A brief introduction
Before we hit the topic I would like to introduce you to a couple of terms which is so popular yet so vague – negotiable security. A negotiable security can be defined as one that may be freely bought, sold or transferred. Coupons, treasury bonds, stocks are all examples of negotiable security.
The second term that you must be familiar with is the DR or the Depositary receipts. These are negotiable securities that are traded in a foreign market. This is done to enable investors to buy foreign stocks without going through the hassle of currency exchange and related formalities.
What are ADRs?
ADR or American Depositary Receipt is a negotiable security that denotes the non-American companies that trade in the American financial market. The shares of these companies are known as American Depositary Shares or ADS. Just like any other shares that are sold or bought in the American markets, ADRs are also traded in the markets. The OTC ADRs are traded in the extended trading hours of the market.
Selfridges, a British retailer was the first ADR and it was introduced by JPMorgan in the year 1927.
The ADRs are issued by a particular Depositary bank. The underlying securities are under the safe custody of the foreign bank that acts as a custodian. The transaction requires a stock broker who purchases the shares in the open market local to the foreign company. The price of the ADR is along the same trend as the price pattern of the foreign security that it tracks in its local market.
Programs of ADRs
The company that chooses to set up an ADR program has to initially decide the time frame, the effort and the resources at its disposal for the specific program. There are varied programs and facilities that are on the offer.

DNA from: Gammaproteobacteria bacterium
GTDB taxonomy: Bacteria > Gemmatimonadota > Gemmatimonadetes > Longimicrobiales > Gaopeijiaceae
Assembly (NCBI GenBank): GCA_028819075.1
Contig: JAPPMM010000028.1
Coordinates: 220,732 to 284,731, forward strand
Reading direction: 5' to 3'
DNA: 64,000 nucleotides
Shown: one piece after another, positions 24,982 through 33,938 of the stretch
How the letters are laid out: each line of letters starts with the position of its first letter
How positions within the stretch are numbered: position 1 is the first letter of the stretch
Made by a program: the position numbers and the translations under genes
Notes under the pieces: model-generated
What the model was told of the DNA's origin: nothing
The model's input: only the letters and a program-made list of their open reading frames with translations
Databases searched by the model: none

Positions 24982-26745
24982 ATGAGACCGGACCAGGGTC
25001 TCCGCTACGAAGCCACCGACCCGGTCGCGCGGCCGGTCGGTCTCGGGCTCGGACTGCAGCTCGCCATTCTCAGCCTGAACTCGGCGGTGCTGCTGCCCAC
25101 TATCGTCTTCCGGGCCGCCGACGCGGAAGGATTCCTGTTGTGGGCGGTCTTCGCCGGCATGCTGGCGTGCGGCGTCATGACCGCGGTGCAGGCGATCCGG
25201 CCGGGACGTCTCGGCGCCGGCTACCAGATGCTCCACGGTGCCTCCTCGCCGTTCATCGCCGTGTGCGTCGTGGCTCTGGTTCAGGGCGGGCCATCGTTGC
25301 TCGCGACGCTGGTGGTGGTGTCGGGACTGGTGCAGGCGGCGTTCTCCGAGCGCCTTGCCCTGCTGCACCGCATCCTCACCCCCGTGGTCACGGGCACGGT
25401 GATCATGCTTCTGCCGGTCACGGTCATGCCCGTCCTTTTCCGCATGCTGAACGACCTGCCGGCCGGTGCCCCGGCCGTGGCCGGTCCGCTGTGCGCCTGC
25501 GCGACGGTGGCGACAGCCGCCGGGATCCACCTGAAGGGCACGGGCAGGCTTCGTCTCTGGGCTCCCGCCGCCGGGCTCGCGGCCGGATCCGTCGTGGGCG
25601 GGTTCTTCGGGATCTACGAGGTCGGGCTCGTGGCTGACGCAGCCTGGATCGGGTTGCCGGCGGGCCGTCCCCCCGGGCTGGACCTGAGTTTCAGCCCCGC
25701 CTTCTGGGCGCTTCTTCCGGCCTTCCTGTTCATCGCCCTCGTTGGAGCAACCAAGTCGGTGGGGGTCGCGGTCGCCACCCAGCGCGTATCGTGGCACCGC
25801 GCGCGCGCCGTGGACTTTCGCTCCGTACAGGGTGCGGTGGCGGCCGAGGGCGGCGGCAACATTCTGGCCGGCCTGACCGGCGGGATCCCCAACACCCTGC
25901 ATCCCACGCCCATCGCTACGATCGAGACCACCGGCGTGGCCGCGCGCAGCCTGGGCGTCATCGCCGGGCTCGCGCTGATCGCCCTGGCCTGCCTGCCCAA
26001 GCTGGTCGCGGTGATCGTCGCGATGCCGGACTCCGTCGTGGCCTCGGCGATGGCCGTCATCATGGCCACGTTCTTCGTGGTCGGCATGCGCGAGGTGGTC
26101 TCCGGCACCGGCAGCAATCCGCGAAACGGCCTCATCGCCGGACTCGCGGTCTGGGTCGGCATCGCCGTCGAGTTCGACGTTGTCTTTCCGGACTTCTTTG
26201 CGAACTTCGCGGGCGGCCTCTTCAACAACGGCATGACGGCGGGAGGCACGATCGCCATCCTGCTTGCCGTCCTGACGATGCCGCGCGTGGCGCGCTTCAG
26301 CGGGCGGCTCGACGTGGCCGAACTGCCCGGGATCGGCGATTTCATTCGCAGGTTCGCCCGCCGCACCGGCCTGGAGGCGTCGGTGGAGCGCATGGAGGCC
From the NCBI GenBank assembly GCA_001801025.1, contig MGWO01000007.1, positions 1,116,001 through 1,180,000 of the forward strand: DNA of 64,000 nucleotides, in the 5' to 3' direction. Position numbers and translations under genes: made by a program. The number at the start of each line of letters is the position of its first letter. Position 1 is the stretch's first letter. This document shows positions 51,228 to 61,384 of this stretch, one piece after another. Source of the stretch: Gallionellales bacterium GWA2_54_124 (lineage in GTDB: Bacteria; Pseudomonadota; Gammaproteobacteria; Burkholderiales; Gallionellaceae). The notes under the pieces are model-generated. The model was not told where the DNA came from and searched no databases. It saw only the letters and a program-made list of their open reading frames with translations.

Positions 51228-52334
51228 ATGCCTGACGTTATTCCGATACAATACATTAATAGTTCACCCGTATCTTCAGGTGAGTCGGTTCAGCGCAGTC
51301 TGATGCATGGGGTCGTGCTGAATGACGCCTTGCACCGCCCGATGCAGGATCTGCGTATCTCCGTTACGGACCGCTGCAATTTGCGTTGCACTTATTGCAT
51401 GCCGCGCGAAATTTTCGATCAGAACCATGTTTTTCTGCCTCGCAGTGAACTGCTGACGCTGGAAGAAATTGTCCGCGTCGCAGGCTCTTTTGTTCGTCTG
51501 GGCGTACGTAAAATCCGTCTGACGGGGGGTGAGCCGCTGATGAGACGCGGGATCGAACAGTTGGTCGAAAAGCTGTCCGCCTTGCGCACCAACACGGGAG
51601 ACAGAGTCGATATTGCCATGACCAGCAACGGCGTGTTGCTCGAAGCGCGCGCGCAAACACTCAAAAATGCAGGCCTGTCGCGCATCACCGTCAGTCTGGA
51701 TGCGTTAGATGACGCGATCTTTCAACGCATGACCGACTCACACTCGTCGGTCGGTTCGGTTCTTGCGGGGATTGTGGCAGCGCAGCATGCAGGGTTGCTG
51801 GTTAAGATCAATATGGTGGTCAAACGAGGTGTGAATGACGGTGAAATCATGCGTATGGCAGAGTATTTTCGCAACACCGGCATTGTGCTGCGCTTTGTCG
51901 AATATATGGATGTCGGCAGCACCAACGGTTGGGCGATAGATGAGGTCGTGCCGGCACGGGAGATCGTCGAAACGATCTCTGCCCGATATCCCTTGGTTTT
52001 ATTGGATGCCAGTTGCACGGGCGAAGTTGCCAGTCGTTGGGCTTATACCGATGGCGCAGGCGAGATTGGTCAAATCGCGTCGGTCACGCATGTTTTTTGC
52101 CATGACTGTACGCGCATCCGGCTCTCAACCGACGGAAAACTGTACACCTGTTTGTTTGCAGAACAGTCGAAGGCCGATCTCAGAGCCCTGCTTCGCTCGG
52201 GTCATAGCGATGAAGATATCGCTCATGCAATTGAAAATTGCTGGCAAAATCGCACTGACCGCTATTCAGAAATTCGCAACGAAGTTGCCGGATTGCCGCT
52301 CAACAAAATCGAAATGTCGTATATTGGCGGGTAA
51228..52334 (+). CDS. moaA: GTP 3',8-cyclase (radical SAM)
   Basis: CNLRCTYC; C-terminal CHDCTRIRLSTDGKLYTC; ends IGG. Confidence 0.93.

The different programs include:
Unsponsored ADR: These are traded on the over-the-counter or OTC market. In this type of program shares are issued on a demand basis and the foreign company whose ADR is sold thus enters into no formal agreement with the Depositary bank.
Sponsored Level I ADR: These are also traded in the OTC market that functions post the regular trading hours. In this type of ADR the company is associated with one Depositary that acts as the transfer agent for the shares traded. The reporting system in this type is kept at the minimum level and the company need not issue quarterly or annual reports in compliance with the U.S.GAAP (denoting the generally accepted accounting principles). The only restriction is that the company must have a security listed in the local stock exchange and publish its annual report as per that country’s laws. This report must be made available on its website for the benefit of the investors in America.
Sponsored Level II ADRs: The foreign company that wishes to enter this program must file a registration statement with the U.S.SEC (Securities and Exchange Commission). A form (20F) has to be filed annually. The information required to be filled in this form are not as strict as for domestic US companies. This report must be submitted within six months of the company’s fiscal year end. In this type of program the shares are listed on any of the U.S. stock exchanges, though this implies that the company must meet the listing requirements.